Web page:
According to Wikipedia, the moment-generating function $M_X (t)$ of a probability distribution $f_X (x)$ is given by $M_X (t) = \int_{-\infty}^\infty e^{tx}f_X (x)\ dx$.

  1. Is $t$ time? If so, why does it appear in the output of this transform rather than the input? In Differential Equations, the Laplace Transform transforms the time domain into the frequency domain. In this scenario, is the $x$ domain "one hop in the direction opposite the frequency domain" relative to the time domain, so that the Laplace Transform transforms the $x$ domain to the time domain, and a composition of two Laplace Transforms would transform the $x$ domain to the frequency domain?

  2. Why is $t$ negated relative to the Laplace Transform? My understanding from the derivation of a Laplace Transform from a power series is that making the exponent negative is a substitution choice. Doesn't choosing to make the exponent positive make the integral much less likely to converge?


In an MGF, $t$ isn't time or any other physical quantity, but a "dummy variable" whose dimension is inverse to that of $X$ (so if $X$ is dimensionless $t$ is too, but we certainly wouldn't pair a spatial length with time). The symbol $t$ is arbitrary; $k$ is often used instead, as is $s$.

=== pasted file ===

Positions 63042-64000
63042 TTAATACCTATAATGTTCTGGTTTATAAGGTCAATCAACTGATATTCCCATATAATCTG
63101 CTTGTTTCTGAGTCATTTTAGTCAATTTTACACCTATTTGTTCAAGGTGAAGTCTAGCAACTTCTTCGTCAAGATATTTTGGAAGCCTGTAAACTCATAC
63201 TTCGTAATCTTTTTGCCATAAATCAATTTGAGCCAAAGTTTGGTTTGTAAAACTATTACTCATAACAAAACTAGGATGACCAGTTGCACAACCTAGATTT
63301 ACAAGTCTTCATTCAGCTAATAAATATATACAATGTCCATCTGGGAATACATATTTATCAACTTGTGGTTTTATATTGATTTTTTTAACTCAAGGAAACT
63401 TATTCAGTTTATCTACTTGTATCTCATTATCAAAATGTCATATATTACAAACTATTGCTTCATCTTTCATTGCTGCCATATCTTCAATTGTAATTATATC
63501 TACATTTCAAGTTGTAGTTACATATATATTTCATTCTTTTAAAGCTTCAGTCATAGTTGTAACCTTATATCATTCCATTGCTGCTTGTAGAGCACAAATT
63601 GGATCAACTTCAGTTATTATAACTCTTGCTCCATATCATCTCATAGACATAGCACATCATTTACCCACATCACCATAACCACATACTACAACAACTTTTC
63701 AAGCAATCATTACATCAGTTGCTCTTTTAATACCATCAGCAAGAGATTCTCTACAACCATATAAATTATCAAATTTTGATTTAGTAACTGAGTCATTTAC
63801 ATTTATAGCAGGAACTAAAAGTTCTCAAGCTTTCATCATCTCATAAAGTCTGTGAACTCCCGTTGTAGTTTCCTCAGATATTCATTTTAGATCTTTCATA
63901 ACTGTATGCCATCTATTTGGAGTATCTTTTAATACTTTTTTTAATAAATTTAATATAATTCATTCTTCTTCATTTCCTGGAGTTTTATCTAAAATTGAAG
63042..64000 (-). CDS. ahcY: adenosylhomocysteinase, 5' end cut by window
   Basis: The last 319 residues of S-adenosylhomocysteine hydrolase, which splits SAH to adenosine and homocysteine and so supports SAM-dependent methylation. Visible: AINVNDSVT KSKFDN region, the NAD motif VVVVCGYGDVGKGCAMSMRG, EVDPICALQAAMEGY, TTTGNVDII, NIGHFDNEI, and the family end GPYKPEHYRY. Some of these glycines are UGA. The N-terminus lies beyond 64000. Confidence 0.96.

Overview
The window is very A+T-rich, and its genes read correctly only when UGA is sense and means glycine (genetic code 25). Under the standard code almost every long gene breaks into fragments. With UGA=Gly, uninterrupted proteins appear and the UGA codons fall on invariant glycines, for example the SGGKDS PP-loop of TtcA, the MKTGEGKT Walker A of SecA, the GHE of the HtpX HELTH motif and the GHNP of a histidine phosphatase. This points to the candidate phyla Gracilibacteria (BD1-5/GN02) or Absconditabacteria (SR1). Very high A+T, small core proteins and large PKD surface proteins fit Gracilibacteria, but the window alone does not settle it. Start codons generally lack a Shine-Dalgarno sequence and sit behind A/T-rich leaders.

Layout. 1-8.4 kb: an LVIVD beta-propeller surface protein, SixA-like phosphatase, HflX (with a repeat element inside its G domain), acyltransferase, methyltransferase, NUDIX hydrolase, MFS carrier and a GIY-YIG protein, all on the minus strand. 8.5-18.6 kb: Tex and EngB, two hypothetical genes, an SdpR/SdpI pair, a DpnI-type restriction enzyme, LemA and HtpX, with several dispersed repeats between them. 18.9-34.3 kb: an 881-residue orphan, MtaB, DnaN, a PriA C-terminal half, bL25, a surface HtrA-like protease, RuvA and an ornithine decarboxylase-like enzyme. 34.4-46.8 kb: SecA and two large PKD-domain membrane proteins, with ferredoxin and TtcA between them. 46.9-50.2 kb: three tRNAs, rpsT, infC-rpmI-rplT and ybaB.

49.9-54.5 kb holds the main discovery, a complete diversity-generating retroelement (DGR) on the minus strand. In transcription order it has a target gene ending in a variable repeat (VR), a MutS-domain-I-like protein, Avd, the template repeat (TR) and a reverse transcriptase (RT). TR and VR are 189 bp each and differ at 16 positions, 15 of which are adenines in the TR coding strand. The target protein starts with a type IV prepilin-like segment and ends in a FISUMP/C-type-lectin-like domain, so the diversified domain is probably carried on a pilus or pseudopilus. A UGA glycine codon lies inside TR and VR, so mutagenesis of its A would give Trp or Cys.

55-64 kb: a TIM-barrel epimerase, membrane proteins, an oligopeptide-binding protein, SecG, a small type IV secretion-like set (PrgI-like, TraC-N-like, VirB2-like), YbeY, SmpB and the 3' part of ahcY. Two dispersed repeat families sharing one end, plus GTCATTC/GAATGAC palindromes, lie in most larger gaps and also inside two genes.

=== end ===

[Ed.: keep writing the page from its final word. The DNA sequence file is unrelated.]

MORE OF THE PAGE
Similarly, a Laplace transform doesn't require a physical interpretation such as the time/frequency one you gave, but note again this relates two physical quantities whose product is dimensionless. (This requirement exists because we exponentiate such a product; $e^z=1+z+z^2/2+\cdots$ only makes sense for dimensionless $z$.) Any physical examples, such as time and frequency or length and wavenumber, results from some physical context in which a Laplace transform naturally arises. Actually, this is even more commonplace with Fourier transforms.

The Laplace transform of a function $f(x)$ is defined as $\int_0^\infty e^{-sx}f(x)dx$, thus a function of $s$ (and if you prefer, change $x$ and $s$ to whichever letters you like). Note the integral is only over $x\ge0$, so the $e^{-sx}$ factor helps convergence if $\Re s$ is large enough. For example, the choice $f(x)=e^{ax}$ leads to a convergence Laplace transform provided $\Re s>\Re a$. The resemblance to MGFs is superficial.

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